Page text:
On Facebook the other day, I posted this picture ...
An old high school chum commented on it, essentially asking:
"Why did God place the tree right there? If He's God, He should have known what they would do, so why not place it on some other continent?"
It's a good question, and one I imagine others asking. Here's my argument in response. If you can add, challenge, or detract from it, please, by all means. I'm eager to learn what people think.
Well, if you know God's reason for creating the earth and all that's in it, especially us, it's pretty simple. What do we give God? When you were married, you gave her certain things she didn't have and vice versa. I know that's the case with Karyn and me, and I'm sure with the Jacobys and the Malamocos, as well. But what do we give to God He didn't already have? Nothing.
So why did He create us? Out of love. To share in His happiness, His joy, peace, and love for ever, especially the love, out of which all the other things are born. Think of any time you were in love, especially at first. Wasn't it just so joyful? I know it was for me. I was walking on clouds.
But by its very definition, love requires sacrifice. For love of her baby, a woman will not only undergo tremendous pain in labor to deliver it, but during the pregnancy, if she's sick, she might even refuse necessary medical treatment if it would either harm or mean losing the child. Your mom, did she love changing your diapers or telling you or one of your siblings the same thing over and over again? No, but she did it because she loved you and wanted what was best for you. Your dad, did he love his job? Maybe, but most dads don't. Why did he do it? So he could provide for your mom and you three kids because that's what was best for you. Someone rushes into a burning building to save another human, whether they're related to them or not. That's love. A priest runs about a live battlefield to comfort and give Viaticum to the dying.
The common thread connecting these examples is that there's no self-interest there. None of this is about "ME." It's about the other. Because what is love? It's not a feeling (although it can involve feelings, like a cake can involve frosting or filling). It's actively willing the good, the true good, for the object of that love.
But if I put a six-shooter to your head and ask, "Do you love me?" and you out of fear don't answer, because the answer's no. And then I lock the firing hammer and ask you again, and this time you say, "Yes," because you know if you say, "No," you'll die, do you really love me, just because you said it?
When I ask you if you love me, if I'm sincerely wanting your love, then I want your answer to be sincere. Therefore, I'm going to give you the freedom to choose the answer that you know is true.
Now Genesis doesn't state these things explicitly, but Adam and Eve lived in God's love. This is why they had been created: to receive His love and to love Him in return. So if God had given them no conditions, no sacrifices to make, how could they have known whether they did or didn't love God? How could they have made the choice to say, "I'm not going to do XYZ because I love God."
It's like a spouse who says, "This person of the opposite sex in front of me is ready, willing, and able. Part of me is, too, but I love my beloved so much, I won't do that. I won't eat of that forbidden fruit."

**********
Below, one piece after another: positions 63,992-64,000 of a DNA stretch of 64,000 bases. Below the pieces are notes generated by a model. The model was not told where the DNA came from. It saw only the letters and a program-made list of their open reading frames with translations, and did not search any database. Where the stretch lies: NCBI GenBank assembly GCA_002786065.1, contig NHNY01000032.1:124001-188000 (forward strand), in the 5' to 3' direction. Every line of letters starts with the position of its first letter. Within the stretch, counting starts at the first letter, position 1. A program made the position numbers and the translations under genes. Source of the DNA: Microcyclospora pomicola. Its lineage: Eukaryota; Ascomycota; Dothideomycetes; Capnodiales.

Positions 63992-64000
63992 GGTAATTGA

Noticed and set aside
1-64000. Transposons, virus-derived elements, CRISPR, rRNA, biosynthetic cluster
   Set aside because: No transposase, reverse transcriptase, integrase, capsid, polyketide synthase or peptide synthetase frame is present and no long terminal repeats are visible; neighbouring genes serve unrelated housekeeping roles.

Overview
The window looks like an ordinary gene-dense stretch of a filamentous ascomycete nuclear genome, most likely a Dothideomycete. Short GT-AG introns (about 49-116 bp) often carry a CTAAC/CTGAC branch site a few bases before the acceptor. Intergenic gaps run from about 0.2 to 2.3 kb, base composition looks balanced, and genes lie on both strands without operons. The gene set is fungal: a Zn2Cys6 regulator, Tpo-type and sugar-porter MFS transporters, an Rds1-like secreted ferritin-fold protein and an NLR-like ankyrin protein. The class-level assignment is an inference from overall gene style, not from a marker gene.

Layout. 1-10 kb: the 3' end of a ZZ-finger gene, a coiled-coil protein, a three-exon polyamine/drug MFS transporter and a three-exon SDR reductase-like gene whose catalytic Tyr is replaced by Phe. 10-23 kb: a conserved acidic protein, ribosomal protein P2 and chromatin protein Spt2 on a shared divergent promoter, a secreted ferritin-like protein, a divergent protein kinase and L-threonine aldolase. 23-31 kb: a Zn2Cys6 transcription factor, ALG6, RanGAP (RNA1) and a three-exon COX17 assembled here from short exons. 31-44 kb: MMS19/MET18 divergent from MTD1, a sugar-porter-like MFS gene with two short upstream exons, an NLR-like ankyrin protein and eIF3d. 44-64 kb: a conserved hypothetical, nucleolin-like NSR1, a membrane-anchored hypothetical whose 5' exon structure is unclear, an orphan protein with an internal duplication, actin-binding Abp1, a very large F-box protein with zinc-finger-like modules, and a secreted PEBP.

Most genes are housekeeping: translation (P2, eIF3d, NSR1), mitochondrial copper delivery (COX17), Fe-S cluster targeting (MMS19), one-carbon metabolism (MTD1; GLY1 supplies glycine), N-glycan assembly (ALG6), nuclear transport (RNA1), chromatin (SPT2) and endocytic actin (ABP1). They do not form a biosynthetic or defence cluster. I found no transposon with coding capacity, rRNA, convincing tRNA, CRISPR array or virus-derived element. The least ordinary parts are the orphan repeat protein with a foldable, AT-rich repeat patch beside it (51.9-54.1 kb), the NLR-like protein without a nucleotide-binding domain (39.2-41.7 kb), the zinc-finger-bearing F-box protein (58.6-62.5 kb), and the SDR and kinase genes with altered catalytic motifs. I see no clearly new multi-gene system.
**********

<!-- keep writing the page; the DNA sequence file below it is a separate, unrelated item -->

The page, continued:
The tree being both right there and verboten, John, wasn't about the tree. It was about the people who had access to it. And really, it was less of a tree and more of a floating question: Do you love Me, especially enough to not do this one thing -- this one little, measely thing I ask you not to do? Look at this place, Adam and Eve. It has everything you could possibly ever really need or want. It's yours for the taking. Just don't do that one thing, OK? So do you love Me enough to respect what I'm asking of you? Do you trust Me? Those two questions run throughout the Bible, especially the trust one. And it's why people in Scripture (and we) often fell (fall) into sin: Lack of trust in the promises of God.
That's getting a little off topic. In any event, it's the same question God asks us today. Do you love Me? What does Jesus Christ say are the two greatest commandments? "You shall love the Lord your God with all your heart, and with all your soul, and with all your mind. This is the great and first commandment. And a second is like it, You shall love your neighbor as yourself. On these two commandments depend all the law and the prophets.” This sums up all the 10 Commandments. Concerning the second, do you will the good for yourself, or do you purposefully do things that will destroy or even kill you? Most people would say they will the good for themselves. Great, Jesus is saying, do that to others, too. But first love God above anything else, no matter what the cost, because look at what it cost our first parents.
That's why the tree was there: To help them trust in God's promises and to help know what love was all about. And they blew it. And if you look at the punishments each received, they're directly related to teaching us to love, each according to the distinctiveness of the two sexes.
So sorry for the very long reply, but that's the answer to your first two responses. And the reason is that this response is so long is that I respect your intelligence enough -- trust me, I know how formidable it is -- to not give you a sustained and thorough argument.